Continuing discussion.

EPS Blog

This is the blog area for the Evangelical Philosophical Society and its journal, Philosophia Christi.

Saturday, October 7, 2017

Theistic Evolution: A Scientific, Philosophical, and Theological Critique

In 2017, Crossway will publish Theistic Evolution: A Scientific, Philosophical, and Theological Critique, edited by J. P. Moreland, Stephen C. Meyer, Christopher Shaw, Ann K. Gauger, and Wayne Grudem.  J. P. Moreland is distinguished professor of philosophy at Biola University. He is an author of, contributor to, or editor of over ninety books, including The Soul: How We Know It's Real and Why It Matters. Stephen Meyer is the director of the Discovery Institute's Center of Science and Culture. He is the author of several books, including the New York Times best-selling book Darwin's Doubt. Chris Shaw is professor of drug discovery in the school of pharmacy at Queen's University in Belfast. He is the author of hundreds of peer-reviewed papers and the cofounder of a biomarker discovery company. Ann Gauger is director of science communication and a senior fellow at the Discovery Institute Center for Science and Culture. She is also a senior research scientist at the Biologic Institute. Wayne Grudem is research professor of theology and biblical studies at Phoenix Seminary, having previously taught for 20 years at Trinity Evangelical Divinity School. He is a former president of the Evangelical Theological Society, a member of the Translation Oversight Committee for the English Standard Version of the Bible, the general editor of the ESV Study Bible, and has published over 20 books.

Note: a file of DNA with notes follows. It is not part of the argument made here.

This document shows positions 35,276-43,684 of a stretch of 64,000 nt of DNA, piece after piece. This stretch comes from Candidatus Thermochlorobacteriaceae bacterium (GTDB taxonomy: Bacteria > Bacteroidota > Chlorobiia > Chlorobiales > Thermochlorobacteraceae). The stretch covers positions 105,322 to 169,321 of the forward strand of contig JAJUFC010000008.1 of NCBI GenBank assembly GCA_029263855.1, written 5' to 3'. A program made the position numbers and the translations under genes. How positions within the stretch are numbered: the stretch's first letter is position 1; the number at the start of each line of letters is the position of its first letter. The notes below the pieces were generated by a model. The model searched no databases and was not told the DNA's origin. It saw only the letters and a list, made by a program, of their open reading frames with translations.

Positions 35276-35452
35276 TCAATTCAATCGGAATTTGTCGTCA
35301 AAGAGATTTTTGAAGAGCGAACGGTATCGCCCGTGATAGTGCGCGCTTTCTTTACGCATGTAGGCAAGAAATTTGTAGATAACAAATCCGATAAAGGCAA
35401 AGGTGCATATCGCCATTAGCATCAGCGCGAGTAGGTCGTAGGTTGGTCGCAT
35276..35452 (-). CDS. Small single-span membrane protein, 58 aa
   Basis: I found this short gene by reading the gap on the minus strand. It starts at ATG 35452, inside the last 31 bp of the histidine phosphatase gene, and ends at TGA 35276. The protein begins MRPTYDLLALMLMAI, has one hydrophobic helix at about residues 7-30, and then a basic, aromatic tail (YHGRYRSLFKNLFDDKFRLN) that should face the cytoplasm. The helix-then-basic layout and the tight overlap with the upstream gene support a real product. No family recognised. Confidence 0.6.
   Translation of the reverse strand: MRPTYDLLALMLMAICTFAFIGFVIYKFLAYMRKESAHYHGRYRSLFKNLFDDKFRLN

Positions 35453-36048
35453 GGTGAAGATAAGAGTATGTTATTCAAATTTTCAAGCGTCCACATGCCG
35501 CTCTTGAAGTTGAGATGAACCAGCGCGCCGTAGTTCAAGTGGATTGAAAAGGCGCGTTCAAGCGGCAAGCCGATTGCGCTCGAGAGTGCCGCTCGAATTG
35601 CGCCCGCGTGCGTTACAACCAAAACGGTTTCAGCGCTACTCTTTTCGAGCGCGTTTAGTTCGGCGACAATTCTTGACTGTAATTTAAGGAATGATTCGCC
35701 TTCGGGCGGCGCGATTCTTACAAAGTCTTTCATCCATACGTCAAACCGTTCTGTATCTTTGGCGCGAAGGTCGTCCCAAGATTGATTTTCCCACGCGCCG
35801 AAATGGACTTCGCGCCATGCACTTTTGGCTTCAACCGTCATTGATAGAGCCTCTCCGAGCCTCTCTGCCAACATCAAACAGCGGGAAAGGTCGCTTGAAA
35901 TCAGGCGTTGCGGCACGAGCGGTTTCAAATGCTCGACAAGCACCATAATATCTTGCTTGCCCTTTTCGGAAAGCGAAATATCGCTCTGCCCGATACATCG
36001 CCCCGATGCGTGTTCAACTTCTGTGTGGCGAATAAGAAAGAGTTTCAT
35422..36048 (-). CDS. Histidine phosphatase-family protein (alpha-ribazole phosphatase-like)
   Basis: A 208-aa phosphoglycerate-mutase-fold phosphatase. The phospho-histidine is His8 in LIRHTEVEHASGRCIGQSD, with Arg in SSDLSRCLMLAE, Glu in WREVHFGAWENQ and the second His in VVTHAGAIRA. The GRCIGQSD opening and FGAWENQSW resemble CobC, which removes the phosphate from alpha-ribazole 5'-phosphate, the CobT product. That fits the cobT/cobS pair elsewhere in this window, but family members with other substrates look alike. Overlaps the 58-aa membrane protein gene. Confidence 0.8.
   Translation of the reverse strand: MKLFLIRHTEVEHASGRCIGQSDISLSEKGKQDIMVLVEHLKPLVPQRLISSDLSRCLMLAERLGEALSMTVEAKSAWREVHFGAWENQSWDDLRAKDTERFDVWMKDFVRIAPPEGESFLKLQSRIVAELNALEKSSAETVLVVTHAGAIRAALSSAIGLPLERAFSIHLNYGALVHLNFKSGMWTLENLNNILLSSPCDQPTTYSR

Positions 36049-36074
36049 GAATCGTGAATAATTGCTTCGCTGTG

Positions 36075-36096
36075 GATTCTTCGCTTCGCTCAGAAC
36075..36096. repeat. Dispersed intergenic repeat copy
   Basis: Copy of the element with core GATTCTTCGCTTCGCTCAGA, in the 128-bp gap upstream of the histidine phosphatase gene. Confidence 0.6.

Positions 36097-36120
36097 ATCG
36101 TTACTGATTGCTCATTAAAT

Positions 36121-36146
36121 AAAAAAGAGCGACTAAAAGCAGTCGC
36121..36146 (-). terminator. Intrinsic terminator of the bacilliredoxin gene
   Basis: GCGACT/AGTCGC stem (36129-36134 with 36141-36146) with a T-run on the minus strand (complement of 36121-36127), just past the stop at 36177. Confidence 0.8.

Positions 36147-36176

From the publisher's description of Theistic Evolution: 
The debate about biological origins continues to be hotly contested within the Christian church. Prominent organizations such as Biologos (USA) and Faraday Institute (UK) insist that Christians must yield to an unassailable scientific consensus in favor of contemporary evolutionary theory and modify traditional biblical ideas about the creation of life accordingly. They promote a view known as “theistic evolution” or “evolutionary creation.” They argue that God used—albeit in an undetectable way—evolutionary mechanisms to produce all forms of life. This book contests this proposal. Featuring two dozen highly credentialed scientists, philosophers, and theologians from Europe and North America, this volume provides the most comprehensive critique of theistic evolution yet produced. It documents evidential, logical, and theological problems with theistic evolution, opening the door to scientific and theological alternatives—making the book essential reading for understanding this worldview-shaping issue.

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